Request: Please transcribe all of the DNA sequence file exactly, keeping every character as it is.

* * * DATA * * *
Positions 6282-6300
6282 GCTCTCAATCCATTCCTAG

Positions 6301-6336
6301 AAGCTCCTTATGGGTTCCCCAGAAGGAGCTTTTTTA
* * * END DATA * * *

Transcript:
Positions 6282-6300
6282 GCTCTCAATCCATTCCTAG

Positions 6301-6336
6301 AAGCTCCTTATGGGTTCCCCAGAAGGAGCTTTTTTA